Santa Claus’ reindeer, ranked
Ever since Clement C. Moore outed the names of the reindeer in his 1823 poem, people have wanted to know more about those flying beasts. And though we can’t tell you more, here is a highly scientific ranking that took us months to compile.
Moving around with “high springy steps” was all well and good until Prancerise became a real thing hipsters do ironically in neighborhoods the NY Times formerly called “scruffy”. After that, the poor, springy-stepped bastard never had a chance.
Yes, yes, he’s got a glowing red nose. And his name does mean "famous wolf" in German, which is confusing because he’s a deer, but nonetheless pretty cool. But according to the original Robert L. May story written for a department store, Santa exploited his one talent for glowing light during a foggy Christmas, and that could also be read as a subliminal parable underwritten and financed by brake-light lobbyists in the auto industry.
I know what you’re thinking: how could a reindeer named after the 1987 Mikhail Baryshnikov and Julie Kent film about a ballet dancer planning to make the film version of the ballet Giselle be this low?!? Or wait... was that not what you were thinking?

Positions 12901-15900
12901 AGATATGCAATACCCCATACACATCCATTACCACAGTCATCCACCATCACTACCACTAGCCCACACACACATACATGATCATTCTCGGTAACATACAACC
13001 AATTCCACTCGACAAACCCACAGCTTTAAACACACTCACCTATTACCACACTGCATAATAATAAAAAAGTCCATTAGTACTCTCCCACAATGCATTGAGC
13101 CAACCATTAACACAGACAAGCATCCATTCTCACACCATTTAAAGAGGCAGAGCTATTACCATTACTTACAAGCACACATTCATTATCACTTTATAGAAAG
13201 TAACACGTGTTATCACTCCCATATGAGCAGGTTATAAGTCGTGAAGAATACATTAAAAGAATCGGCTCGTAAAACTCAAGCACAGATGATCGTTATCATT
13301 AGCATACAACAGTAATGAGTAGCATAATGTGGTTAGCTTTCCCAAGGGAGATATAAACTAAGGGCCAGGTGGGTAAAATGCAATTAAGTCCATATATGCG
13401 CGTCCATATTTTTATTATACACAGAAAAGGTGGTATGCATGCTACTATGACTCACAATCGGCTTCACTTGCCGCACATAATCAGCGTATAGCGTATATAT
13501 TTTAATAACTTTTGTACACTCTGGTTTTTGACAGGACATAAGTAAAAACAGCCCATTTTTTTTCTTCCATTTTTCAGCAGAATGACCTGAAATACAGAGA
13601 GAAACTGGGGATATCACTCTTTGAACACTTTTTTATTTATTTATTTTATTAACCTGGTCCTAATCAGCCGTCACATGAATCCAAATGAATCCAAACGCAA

What good could possibly come from naming your reindeer after the god of erotic love? Don’t answer that! He moves up three spots based solely on the fact that I very much used to enjoy the Kid Cupid video game for NES.
Did you know that a dasher is a plunger used for agitating cream in a churn? And also the ledge along the top of the boards in a hockey rink? And not just the name of someone who sprints really fast, like I’d always thought? Anyway, it’s still a cool name, despite the cream agitation.
Top four! No spiteful or quarrelsome woman-shaming here!
He’s named after a damn celestial object. Also, you should probably know comets look like they have tails because of solar radiation. And DC Comics' old Superman stories speak of Comet the Super-Horse, during what could only have been a very slow, dark time period for the writers of those comics.
It means "thunder", and not the OKC version starring Kendrick Perkins, and that big white dude from Michigan.
The German word for lightning is so much cooler than ours, plus Blitzen Trapper have that one song about murders on black rivers that’s pretty chill. And we wanted to make an "NFL Blitzen" joke, but couldn't think of a way to work it in, but we just wanted you to know we thought about it.